If you haven’t read today’s Wall Street Journal column by Senator James Webb (D-VA), you owe it to yourself. The key line is this one, where Webb argues that our “present-day diversity programs work against that notion, having expanded so far beyond their original purpose that they now favor anyone who does not happen to be white.”
What makes it key is: Why now? Why write this column today? What brought this particular issue out at this particular moment?
These questions are important, because Webb’s column is a virtual declaration of war on President Obama — at a time when Obama’s head must be already spinning after two weeks of racial strife from the NAACP and Andrew Breitbart. And a “recovery summer” that’s anything but. So it’s not often I find myself agreeing with Pat Buchanan, and when I do — even only partly so, like today — I always wash afterwards. But when Buchanan says that the White House is in a “panic” because it “fears it is losing white America,” he’s absolutely right.
But what Obama really ought to fear is losing his own party — because Webb’s column is just the most recent sign.
On the Bush tax cuts, due to expire in January, Obama is already seeing defections. Three Democratic Senators — Kent Conrad (ND), Ben Nelson (NE), Evan Bayh (IN) — are calling on Congress to extend current rates, even for “the rich.” Raising rates is maybe the centerpiece of Obamanomics. Without “the rich” to bash on, squeeze, hammer, and otherwise alternately abuse and neglect, the rest of Obama’s economics don’t make any sense.
Even then they still don’t make much sense, but still, Obama’s theories need to rest on something. And the belief in the general unfairness of every- and anything that hasn’t been redistributed through DC is his foundation.
Don’t get me wrong — barring some miracle, current tax cuts are not going to be extended. Period. But the thing is, Conrad, Nelson and Bayh already know that. They don’t need some blogger in his pajamas to tell them that. And Webb knows — again, barring some miracle — that under this Administration, there is going to be no restructuring, fundamental or otherwise, of our racial spoils system.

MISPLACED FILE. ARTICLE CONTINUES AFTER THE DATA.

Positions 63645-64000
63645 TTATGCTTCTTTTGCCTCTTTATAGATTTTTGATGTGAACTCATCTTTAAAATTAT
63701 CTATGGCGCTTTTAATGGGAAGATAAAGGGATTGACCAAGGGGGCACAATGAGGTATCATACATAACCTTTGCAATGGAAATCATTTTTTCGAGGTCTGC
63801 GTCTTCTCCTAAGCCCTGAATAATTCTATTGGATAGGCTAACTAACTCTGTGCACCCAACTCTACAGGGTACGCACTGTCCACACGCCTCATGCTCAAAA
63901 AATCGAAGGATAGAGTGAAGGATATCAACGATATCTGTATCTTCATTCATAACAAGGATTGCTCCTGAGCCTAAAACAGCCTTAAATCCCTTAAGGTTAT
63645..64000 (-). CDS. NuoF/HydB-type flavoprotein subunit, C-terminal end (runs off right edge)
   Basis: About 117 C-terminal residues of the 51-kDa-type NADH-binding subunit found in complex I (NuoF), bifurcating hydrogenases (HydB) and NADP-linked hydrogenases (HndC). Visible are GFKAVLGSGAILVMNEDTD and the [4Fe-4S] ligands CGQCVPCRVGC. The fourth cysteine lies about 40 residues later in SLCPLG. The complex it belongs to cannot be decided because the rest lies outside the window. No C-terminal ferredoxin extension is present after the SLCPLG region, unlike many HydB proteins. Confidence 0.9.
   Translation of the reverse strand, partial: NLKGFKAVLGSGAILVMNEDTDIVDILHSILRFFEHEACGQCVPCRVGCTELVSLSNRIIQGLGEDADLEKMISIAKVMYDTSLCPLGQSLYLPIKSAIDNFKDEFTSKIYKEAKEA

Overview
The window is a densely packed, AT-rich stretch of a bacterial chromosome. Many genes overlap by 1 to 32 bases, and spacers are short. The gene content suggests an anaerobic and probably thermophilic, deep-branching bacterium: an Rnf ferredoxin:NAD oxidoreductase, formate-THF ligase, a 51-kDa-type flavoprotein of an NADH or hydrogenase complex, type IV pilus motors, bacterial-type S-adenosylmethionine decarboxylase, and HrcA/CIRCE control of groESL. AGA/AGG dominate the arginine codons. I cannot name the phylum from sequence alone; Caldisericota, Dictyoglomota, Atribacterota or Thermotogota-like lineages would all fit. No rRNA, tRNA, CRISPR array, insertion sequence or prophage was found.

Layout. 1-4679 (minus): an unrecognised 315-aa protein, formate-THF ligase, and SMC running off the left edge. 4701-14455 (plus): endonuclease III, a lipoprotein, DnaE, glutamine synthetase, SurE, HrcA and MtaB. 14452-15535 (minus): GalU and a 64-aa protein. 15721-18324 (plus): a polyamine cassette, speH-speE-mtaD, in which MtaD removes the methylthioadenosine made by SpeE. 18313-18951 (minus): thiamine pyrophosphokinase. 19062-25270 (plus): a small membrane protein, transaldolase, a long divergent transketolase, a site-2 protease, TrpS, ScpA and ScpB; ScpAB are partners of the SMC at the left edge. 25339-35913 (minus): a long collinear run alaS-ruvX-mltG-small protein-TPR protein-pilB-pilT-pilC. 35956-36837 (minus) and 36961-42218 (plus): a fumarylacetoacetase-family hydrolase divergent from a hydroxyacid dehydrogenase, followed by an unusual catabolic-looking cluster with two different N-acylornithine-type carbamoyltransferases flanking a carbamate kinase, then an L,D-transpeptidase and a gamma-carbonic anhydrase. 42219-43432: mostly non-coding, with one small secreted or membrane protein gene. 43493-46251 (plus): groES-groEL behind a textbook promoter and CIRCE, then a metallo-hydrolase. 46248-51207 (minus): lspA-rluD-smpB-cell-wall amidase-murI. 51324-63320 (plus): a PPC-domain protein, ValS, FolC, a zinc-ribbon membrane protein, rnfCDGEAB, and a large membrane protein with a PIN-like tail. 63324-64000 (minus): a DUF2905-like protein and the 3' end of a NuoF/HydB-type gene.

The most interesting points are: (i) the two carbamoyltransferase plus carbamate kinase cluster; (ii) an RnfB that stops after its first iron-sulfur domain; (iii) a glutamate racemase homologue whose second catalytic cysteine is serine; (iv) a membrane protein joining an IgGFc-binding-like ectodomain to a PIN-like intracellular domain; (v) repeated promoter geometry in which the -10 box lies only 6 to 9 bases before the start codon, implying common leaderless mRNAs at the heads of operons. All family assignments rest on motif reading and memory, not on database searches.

In fact, Bayh has already announced his retirement. Conrad and Nelson aren’t even up for reelection this cycle — and are probably doomed in 2012, again barring some miracle. Webb’s ticket doesn’t need to get punched until then, either, but he’s popular (and centrist) enough that his seat might just be bulletproof regardless.
So none of these guys really needs to tilt at windmills to help their reelection chances. And yet, each of them is going all Don Quixote on us. What’s up with that?
We don’t know for sure — but we sure can speculate. And my guess is the men of this Gang of Four are trying to save their party from the train wreck coming in November, 2010 — and in 2012, and 2014 and 2016 unless policy changes and public perception changes start coming, and quickly.
Candidate Barack Obama ran as a moderate. He promised a “net spending cut.” Health reform was not, we were assured, intended to take over the insurance industry or feature an individual mandate. Taxes would go down for anyone making under $250,000 a year. “Too big to fail” was to be a thing of the past. Our nation was to become post-racial by the long-awaited election of a black man to the White House. And so it goes.
Instead, we got… more of everything. Taxes, spending, regulating, mandates, racial division — the entire liberal waterworks turned up to the max and pretty much all at once.
And moderate Democrats — genuinely moderate Democrats — like Messrs Bayh, Conrad, Nelson and Webb must be horrified. The candidate from 2008 who ran on the notion of returning us to Clinton-era surpluses has instead repudiated every policy and notion that made them possible.
Obama, they might rightly fear, is going to tarnish their party for a generation or more — and at the exact moment the Republican brand was so tarnished that the Democrats very recently were poised for a generation or more of national dominance.
So wish this Gang of Four the best of luck. Because we’re all going to need it.